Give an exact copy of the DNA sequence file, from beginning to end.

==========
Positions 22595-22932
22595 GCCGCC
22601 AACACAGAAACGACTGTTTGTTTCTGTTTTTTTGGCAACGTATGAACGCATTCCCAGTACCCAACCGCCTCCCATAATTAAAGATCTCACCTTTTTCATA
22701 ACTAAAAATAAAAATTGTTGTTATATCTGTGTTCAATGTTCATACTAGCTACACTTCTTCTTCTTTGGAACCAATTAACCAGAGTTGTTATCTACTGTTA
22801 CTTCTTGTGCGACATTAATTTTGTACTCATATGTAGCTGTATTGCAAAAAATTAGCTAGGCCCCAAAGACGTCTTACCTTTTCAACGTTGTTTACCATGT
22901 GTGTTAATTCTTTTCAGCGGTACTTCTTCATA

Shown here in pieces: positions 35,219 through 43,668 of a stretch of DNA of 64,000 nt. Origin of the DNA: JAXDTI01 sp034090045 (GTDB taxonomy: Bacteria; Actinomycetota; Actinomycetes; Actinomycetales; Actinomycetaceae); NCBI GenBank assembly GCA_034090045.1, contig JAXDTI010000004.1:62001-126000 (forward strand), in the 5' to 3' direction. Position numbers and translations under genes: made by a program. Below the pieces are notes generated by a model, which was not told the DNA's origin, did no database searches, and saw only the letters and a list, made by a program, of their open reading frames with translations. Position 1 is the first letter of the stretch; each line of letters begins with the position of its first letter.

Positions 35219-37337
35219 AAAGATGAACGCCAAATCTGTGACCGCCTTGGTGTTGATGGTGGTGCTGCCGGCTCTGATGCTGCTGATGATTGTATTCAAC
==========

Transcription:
Positions 22595-22932
22595 GCCGCC
22601 AACACAGAAACGACTGTTTGTTTCTGTTTTTTTGGCAACGTATGAACGCATTCCCAGTACCCAACCGCCTCCCATAATTAAAGATCTCACCTTTTTCATA
22701 ACTAAAAATAAAAATTGTTGTTATATCTGTGTTCAATGTTCATACTAGCTACACTTCTTCTTCTTTGGAACCAATTAACCAGAGTTGTTATCTACTGTTA
22801 CTTCTTGTGCGACATTAATTTTGTACTCATATGTAGCTGTATTGCAAAAAATTAGCTAGGCCCCAAAGACGTCTTACCTTTTCAACGTTGTTTACCATGT
22901 GTGTTAATTCTTTTCAGCGGTACTTCTTCATA

Shown here in pieces: positions 35,219 through 43,668 of a stretch of DNA of 64,000 nt. Origin of the DNA: JAXDTI01 sp034090045 (GTDB taxonomy: Bacteria; Actinomycetota; Actinomycetes; Actinomycetales; Actinomycetaceae); NCBI GenBank assembly GCA_034090045.1, contig JAXDTI010000004.1:62001-126000 (forward strand), in the 5' to 3' direction. Position numbers and translations under genes: made by a program. Below the pieces are notes generated by a model, which was not told the DNA's origin, did no database searches, and saw only the letters and a list, made by a program, of their open reading frames with translations. Position 1 is the first letter of the stretch; each line of letters begins with the position of its first letter.

Positions 35219-37337
35219 AAAGATGAACGCCAAATCTGTGACCGCCTTGGTGTTGATGGTGGTGCTGCCGGCTCTGATGCTGCTGATGATTGTATTCAAC